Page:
Yesterday VMware released vSphere .Next calling it 6.7 which on the surface appears to be a minor update to the v6 platform. However upon closer inspection you may notice that there is more here than a typical minor release would have! For the official blog post from VMware look here.
VCSA – lighter, faster, more versatile
Let’s start with the VCSA. There have been a few tweaks which make deployment, management, and performance much better on the newer platform. (If you are still using the Windows vCenter this would be a good time to migrate!) All metrics are compared to the 6.5 VCSA:
- 2x faster operations per second
- 3x reduction in memory usage
- 3x faster DRS-related operations
Along with these performance enhancements, new APIs have been added that improve deployment of single or multiple VCSAs based on a template. A much needed addition for those that may be deploying many VCSA appliances! And for those of you who have multiple SSO domains on multiple embedded PSCs? Now via enhanced link mode you can link those VCSAs without the need of an external PSC which means no need to re-architect your environment in the case you need to add on.
Patching made easier
Everyone loves patching time, maintenance mode, host reboots, Murphy’s Law can strike down a host that has been running for months when all the sudden power is removed and the silicon has a minute to breathe…
In steps vSphere 6.7 Single Reboot and Quick Boot. Single Reboot is a change to the remediation process where a host only needs to reboot once during a major version upgrade (upgrades and patches are different!). This is a much needed change for anyone who has had to sit through a RAID controller initialization screen. Hardware reboots take 80%+ of the time that a host is down for remediation. Removing one of those reboots will effectively cut that time in half. Quick Boot is a new minor patching function that only restarts ESXi and does not force a hardware reboot to the host. Cutting minor patch remediation time by at least 80%! This is great news for anyone running a large host farm, as the time to get a host back into operational status allows for more patching to be done in less time! Check out the Deep Dive blog post by Eric Grey for more info.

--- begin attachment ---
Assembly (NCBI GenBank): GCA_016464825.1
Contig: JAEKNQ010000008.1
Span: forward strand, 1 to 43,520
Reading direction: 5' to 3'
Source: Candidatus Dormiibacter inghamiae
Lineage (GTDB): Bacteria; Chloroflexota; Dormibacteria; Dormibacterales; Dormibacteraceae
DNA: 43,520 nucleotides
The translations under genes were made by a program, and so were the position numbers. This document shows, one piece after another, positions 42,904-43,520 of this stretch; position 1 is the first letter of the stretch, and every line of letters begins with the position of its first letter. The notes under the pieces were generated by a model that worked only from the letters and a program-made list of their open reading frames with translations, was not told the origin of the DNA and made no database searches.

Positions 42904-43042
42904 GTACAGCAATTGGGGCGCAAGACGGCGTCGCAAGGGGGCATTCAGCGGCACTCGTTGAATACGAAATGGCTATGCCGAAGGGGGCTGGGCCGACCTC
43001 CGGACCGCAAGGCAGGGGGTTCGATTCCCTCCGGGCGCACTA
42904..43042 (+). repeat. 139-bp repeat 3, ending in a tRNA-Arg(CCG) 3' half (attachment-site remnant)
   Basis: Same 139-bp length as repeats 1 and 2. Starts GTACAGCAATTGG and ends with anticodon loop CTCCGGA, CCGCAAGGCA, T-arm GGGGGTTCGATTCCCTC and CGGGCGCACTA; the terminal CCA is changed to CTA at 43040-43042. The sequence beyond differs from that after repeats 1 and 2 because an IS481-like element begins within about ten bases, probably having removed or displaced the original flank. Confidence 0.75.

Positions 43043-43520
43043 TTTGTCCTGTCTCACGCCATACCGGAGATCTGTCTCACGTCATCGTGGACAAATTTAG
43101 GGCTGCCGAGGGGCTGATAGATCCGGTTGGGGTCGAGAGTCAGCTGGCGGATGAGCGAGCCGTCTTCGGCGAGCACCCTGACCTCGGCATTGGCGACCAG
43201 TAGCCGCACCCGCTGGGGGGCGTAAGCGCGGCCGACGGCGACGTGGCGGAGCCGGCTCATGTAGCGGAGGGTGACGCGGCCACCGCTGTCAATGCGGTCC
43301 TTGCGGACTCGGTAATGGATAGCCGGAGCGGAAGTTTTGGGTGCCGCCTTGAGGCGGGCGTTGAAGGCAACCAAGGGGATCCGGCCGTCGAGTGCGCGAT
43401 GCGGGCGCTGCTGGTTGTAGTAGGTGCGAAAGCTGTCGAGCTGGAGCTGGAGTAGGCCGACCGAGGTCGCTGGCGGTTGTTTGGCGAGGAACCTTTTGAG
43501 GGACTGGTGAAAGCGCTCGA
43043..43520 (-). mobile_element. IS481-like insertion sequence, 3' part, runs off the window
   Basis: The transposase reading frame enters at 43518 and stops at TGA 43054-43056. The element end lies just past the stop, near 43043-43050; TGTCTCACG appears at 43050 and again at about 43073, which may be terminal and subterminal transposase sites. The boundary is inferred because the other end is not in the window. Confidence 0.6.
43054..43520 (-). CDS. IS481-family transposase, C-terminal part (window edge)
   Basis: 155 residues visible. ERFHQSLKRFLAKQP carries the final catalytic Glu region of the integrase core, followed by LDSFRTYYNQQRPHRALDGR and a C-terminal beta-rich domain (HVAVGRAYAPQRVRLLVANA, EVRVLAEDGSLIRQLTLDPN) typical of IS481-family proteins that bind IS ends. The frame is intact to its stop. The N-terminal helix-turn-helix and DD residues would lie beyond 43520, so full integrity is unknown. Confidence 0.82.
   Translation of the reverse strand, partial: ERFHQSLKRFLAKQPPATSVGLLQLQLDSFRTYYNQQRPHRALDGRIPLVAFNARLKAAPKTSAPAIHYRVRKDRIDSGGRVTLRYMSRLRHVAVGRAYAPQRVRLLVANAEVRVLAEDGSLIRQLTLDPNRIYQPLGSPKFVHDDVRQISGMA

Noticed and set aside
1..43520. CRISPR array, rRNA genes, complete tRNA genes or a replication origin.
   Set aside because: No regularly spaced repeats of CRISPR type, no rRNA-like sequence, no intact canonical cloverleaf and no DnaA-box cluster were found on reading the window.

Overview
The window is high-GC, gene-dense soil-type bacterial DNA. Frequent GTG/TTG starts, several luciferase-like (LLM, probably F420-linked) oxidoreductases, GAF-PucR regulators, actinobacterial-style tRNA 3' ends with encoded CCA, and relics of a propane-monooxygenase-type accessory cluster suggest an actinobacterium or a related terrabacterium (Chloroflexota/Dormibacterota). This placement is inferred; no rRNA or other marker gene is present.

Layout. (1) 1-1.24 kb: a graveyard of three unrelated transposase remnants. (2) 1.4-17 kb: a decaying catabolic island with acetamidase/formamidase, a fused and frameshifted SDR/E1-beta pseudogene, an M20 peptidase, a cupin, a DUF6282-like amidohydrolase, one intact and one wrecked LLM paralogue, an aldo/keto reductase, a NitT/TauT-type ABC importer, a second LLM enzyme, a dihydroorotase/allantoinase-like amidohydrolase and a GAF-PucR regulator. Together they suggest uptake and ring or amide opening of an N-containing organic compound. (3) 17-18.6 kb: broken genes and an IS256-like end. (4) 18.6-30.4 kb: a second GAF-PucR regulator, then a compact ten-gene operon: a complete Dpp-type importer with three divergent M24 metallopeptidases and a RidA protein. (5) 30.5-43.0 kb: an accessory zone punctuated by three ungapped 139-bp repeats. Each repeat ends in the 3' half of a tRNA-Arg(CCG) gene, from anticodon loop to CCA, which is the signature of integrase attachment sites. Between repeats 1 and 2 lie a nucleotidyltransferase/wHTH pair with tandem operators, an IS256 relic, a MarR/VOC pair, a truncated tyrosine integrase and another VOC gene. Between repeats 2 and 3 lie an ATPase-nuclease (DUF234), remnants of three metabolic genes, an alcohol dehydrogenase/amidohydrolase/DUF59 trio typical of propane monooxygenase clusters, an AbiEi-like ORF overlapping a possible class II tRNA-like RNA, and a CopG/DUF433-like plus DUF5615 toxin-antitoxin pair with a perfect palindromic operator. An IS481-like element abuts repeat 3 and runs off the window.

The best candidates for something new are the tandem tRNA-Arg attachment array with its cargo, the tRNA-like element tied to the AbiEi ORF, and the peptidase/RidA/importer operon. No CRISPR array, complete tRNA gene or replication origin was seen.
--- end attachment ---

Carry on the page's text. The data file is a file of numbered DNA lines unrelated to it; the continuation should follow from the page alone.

HTML 5 brings NSX, VSAN, and VUM to the party
Tired of switching between the Flash client and the HTML5 client to perform different operations? Those of you who have deployed VSAN or NSX truly know this pain. Well more great news! In this release all of those functions are now accessible via the HTML5 client! Keeping you in one place to manage your infrastructure rather than having tabs possibly in multiple browsers open at once.
Built with Security as a priority
In today’s world of being one risky click away from utter doom, vSphere 6.7 comes to the table with security at the forefront. Adding support for Trusted Plantform Module (TPM) 2.0 and introducing Virtual TPM 2.0 they have allowed for the capability to ensure not only the integrity of your hypervisor, but your guest OS’s as well. Preventing unwanted code from loading at boot in both places now. Enhanced VM Encryption introduced in 6.5 gets an easy button to protect VM data at rest or in motion. (Be aware this does NOT play well with Thin Provisioned disk!). Keeping the encryption train rolling VMware has now added encrypted cross-vCenter vMotion to protect that vMotion data that is likely going on across a WAN.
Hybrid Cloud your thing?
With VMware on AWS and the continued efforts to seamlessly connect vSphere on-prem to other cloud providers, VMware introduces vCenter Server Hybrid Linked Mode to allow for one place to manage your on-prem and cloud infrastructures even if they are running different versions. This means that you don’t have to keep up with the breakneck pace of cloud patching for your on-prem infrastructure and you can still maintain the hybrid link.
If you have multiple clouds, then Cross-Cloud Cold and Hot Migration might be for you. Enabling seamless transition of VMs from on-prem/VMC/other cloud to any of these. Allowing your workloads to truly move without borders.
For those true hybrid cloud admins you probably have one thing left to say, “Well what about EVC mode!”. And to that I will say you are in luck! Per-VM EVC mode is now a thing! This enables EVC to become an attribute of the VM rather than the specific processor generation it happened to boot on in the cluster. This setting overrides any cluster-based EVC mode. Unfortunately it still suffers from the same drawback of cluster-based EVC mode. It only works between similar chip manufacturers and not across manufacturers. Maybe someday they can figure this out!
Just the tip of the iceberg
Not seeing something here that trips your trigger? These are just the initial features being touted by VMware at this point. I would expect to see a lot more features come to light soon. Look to these Deep Dive blog posts for more information in depth!! I didn’t even get a chance to talk about vROPS, it got just as much of an overhaul as vSphere did!